Men of D-Day

 Troop Carrier
Michael N. Ingrisano
Robert E. Callahan
Benjamin F. Kendig
John R. Devitt
Arthur W. Hooper
Ward Smith
Julian A. Rice
Charles E. Skidmore
Sherfey T. Randolph
Louis R. Emerson Jr.
Leonard L. Baer
Robert D. Dopita
Harvey Cohen
Zane H. Graves
John J. Prince
Henry C. Hobbs
John C. Hanscom
Charles S. Cartwright
 82nd Airborne
Leslie Palmer Cruise Jr.
Marie-T Lavieille
Denise Lecourtois
Howard Huebner
Malcolm D. Brannen
Thomas W. Porcella
Ray T. Burchell
Robert C. Moss
Richard R. Hill
Edward W. Shimko
 101st Airborne
John Nasea, Jr
David 'Buck' Rogers
Marie madeleine Poisson
Roger Lecheminant
Dale Q. Gregory
George E. Willey
Raymond Geddes
 Utah Beach
Joseph S. Jones
Jim McKee
Eugene D. Shales
Milton Staley
 Omaha Beach
Melvin B. Farrell
James R. Argo
Carl E. Bombardier
Robert M. Leach
Joseph Alexander
James Branch
John Hooper
Anthony Leone
George A. Davison
James H. Jordan
Albert J. Berard
Jewel M. Vidito
H. Smith Shumway
Louis Occelli
John H. Kellers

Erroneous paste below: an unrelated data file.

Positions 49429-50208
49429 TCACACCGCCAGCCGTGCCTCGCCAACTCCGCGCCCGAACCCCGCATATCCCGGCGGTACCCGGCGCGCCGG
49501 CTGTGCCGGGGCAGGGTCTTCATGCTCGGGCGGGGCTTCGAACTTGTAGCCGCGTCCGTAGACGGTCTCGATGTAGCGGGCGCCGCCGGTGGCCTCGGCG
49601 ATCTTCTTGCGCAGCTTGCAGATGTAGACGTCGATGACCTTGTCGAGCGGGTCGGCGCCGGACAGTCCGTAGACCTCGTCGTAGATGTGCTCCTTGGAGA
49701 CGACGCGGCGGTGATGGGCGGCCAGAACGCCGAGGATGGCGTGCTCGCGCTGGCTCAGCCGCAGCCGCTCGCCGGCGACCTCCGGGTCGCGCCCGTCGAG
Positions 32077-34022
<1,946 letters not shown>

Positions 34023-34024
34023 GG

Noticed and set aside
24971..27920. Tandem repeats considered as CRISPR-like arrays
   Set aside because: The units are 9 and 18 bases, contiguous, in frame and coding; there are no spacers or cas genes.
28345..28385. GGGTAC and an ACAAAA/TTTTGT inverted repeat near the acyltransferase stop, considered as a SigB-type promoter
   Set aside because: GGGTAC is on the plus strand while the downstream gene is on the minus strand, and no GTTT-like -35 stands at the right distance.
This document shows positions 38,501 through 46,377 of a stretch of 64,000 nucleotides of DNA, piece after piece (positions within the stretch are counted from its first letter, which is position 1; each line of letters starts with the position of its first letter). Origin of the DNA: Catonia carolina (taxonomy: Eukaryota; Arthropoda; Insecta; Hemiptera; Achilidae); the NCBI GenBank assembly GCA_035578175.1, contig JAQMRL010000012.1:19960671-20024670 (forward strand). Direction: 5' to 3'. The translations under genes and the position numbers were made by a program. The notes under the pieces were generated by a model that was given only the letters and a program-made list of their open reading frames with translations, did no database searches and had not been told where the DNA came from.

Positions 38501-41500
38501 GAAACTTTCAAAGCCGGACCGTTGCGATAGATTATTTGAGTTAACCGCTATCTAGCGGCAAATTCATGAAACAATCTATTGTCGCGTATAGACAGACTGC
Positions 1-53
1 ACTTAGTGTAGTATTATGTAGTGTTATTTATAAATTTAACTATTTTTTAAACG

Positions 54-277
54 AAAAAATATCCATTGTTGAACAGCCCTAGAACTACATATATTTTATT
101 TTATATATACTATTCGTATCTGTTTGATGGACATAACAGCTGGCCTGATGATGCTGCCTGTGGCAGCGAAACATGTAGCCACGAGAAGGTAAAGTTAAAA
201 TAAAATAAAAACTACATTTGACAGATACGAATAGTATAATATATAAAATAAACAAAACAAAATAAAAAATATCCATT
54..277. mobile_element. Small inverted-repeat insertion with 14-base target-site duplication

Harley A. Reynolds
John C. Raaen
Wesley Ross
Richard J. Ford
William C. Smith
Ralph E. Gallant
James W. Gabaree
James W. Tucker
Robert Watson
Robert R. Chapman
Robert H. Searl
Leslie Dobinson
William H. Johnson
 Gold Beach
George F. Weightman
Norman W. Cohen
Walter Uden
 Juno Beach
Leonard Smith
 Sword Beach
Brian Guy
 6th Airborne
Roger Charbonneau
Frederick Glover
Jacques Courcy
Arlette Lechevalier
Charles S. Pearson
Harvey Jacobs
William O. Gifford
Philippe Bauduin
Albert Lefevre
René Etrillard
Suzanne Lesueur


Robert M. Leach
Omaha Beach - Motor Machinist Mate 3rd class - LCI(L) 553

Like so many G.I.s that day, I was on my way across the English Channel early on the morning of June 6, 1944.

I was aboard LCI(L) 553 that was commissioned in Perth Amboy, N.J. on February 15, 1944. We left Norfolk, Va. after training for 6 weeks on March 24, 1944. I did not know then that I had chronic seasickness. After 13 days on April 5 we landed in the Azores Islands and I had lost 35 pounds. We left the Azores on April 7 and landed in Falmouth, England on April 12. Then on April 17, 1944 we engaged in T-6 Exercise Tiger practice landings at Slapton Sands and I never knew about the loss of life; that night LSTs were torpedoed by German subs.